- Pranayama breathing. This cleansing breath method is used in the practice of yoga. Experts say that using pranayama has the power to clean 72,000 channels in the body. It involves inhaling with the mouth closed, then exhaling through the nose. This type of breathing technique can clean blood and clear your respiratory system. As a result, good clean oxygen travels to the heart and the brain.
- 4,7,8 Method. Developed by Dr. Andrew Weil, this breathing method helps you get to sleep. It is a simple and straight forward method. You inhale to the count of four, hold your breath to the count of seven, and then exhale to the count of eight. Repeat as needed.
- Belly breath. This type of breathing is easy to practice because you can feel your body taking in and exhaling air by the movement of your abdomen. Lie down on a bed or on the floor. Place one hand on your stomach and inhale slowly through the nose (notice the abdomen rising). As you exhale, you contract the abdomen muscles and push the air out of your lungs.
- The Wim Hof Method. This is a colorful and vibrant health perspective that is being validated by scientific studies. Wim Hof has developed a deep breathing practice that invigorates the nervous system. The goal is to reduce shallow breathing because it causes the body to oxidize and acidify. His technique takes a few minutes each day and has many positive outcomes for those who try it. You can tap into your body’s immune system and reset it. It’s worth checking out for those who are feeling adventurous.
3 Brain-Healthy Breathing Exercises
These breathing techniques can promote a healthier heart and brain. Here are three exercises that are easy to practice, anywhere and anytime. Think about using these techniques in your daily routine!
- Start your day with morning breathing. This is a great exercise to relieve stiff muscles and clear your respiratory tract when you get up in the morning.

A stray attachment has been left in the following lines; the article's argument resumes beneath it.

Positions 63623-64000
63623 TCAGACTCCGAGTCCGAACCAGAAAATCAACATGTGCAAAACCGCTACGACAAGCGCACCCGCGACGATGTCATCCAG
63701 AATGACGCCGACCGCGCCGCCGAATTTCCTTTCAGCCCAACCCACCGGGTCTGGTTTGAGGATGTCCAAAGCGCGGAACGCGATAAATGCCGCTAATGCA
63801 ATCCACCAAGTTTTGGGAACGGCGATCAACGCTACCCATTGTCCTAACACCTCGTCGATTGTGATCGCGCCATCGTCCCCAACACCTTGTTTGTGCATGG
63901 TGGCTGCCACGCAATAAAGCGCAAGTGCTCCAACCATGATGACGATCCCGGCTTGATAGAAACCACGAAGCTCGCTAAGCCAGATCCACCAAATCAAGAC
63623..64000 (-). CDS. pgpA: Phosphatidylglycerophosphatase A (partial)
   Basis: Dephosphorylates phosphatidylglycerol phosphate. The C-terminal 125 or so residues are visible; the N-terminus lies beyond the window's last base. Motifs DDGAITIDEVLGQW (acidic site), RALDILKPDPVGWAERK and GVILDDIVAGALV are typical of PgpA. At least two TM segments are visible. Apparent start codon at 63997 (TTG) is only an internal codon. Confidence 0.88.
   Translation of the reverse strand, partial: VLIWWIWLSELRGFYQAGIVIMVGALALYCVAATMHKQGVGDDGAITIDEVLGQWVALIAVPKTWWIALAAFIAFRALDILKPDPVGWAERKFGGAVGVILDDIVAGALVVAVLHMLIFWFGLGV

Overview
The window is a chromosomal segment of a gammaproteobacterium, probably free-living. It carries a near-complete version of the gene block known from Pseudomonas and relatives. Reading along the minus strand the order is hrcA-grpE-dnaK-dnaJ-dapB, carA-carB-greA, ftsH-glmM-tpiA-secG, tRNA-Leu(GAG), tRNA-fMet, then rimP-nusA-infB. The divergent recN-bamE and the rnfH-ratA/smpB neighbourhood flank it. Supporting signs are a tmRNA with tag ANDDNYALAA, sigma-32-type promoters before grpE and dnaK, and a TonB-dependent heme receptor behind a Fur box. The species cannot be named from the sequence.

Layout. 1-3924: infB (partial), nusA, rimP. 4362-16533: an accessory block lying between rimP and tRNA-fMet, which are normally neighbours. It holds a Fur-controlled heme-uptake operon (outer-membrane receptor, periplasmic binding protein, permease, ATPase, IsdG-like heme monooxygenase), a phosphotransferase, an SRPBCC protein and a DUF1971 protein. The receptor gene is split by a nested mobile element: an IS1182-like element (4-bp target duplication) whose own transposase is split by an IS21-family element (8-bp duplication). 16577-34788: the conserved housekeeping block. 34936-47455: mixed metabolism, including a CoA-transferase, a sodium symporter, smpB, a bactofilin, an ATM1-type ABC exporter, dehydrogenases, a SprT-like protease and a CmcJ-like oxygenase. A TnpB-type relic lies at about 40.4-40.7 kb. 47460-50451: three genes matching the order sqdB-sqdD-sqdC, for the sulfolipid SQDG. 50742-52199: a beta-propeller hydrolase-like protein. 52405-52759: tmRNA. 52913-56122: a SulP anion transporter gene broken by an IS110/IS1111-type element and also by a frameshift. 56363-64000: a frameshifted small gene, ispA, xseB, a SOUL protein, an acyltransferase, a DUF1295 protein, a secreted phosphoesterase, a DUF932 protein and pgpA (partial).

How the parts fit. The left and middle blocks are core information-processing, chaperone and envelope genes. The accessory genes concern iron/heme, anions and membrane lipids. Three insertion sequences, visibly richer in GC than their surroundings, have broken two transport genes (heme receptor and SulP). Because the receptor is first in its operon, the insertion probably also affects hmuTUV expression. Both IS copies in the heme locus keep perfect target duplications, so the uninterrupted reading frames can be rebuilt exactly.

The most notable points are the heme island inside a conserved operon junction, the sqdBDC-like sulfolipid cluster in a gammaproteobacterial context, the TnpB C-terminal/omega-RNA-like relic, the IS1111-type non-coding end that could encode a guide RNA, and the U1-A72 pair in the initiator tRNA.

- Stand up and bend forward from the waist. Keep the knees slightly bent. Let your arms dangle loosely to the floor.
- Inhale slowly and deeply.
- Roll your body up slowly, lifting your abdomen, chest, and shoulders before your head. Do not stand up quickly with your head first.
- Once you are in a full standing position, hold your breath.
- As you begin to bend forward again, exhale slowly. Repeat this several times to loosen your body.
- Renew your energy midday with the stimulating breathing technique. This exercise is used in yoga. It can increase your energy and help you to feel more alert.
- Keep your mouth closed, then inhale and exhale rapidly through your nose. Keep your breaths as short as possible. Don’t worry if you make a lot of noise.
- Try to breath in and out in rapid succession three times in one second. This makes the diaphragm work hard. After each set of three, breathe normally.
- Be careful and do this exercise for only 15 seconds when you first begin. With practice, slowly increase the duration of the exercise by five seconds each time.
- Relax at the end of the day with the 4-7-8 breathing exercise. This exercise is intended to relax and calm your body and mind.
- Sit with your back straight.
- Move the tip of your tongue behind your upper front teeth.
- Exhale completely through your mouth, leaving your tongue behind your teeth.
- As you count to four, close your mouth and then inhale softly. Then hold your breath while you count to seven.
- Exhale through your mouth counting to eight.
- These steps comprise one breath of 4-7-8.
- Start over again by inhaling.
- Repeat the steps three more times.
Use these breathing techniques throughout the day to help you regulate stress levels and pump oxygen into your heart and brain. These exercises don’t need any special equipment and can be done anywhere. Now that you know various breathing techniques, use them to reduce anxiety and stress, increase energy and improve the health of your heart and your brain. For more information on how to manage caregiver stress, check out our top techniques for reducing and overcoming stress here.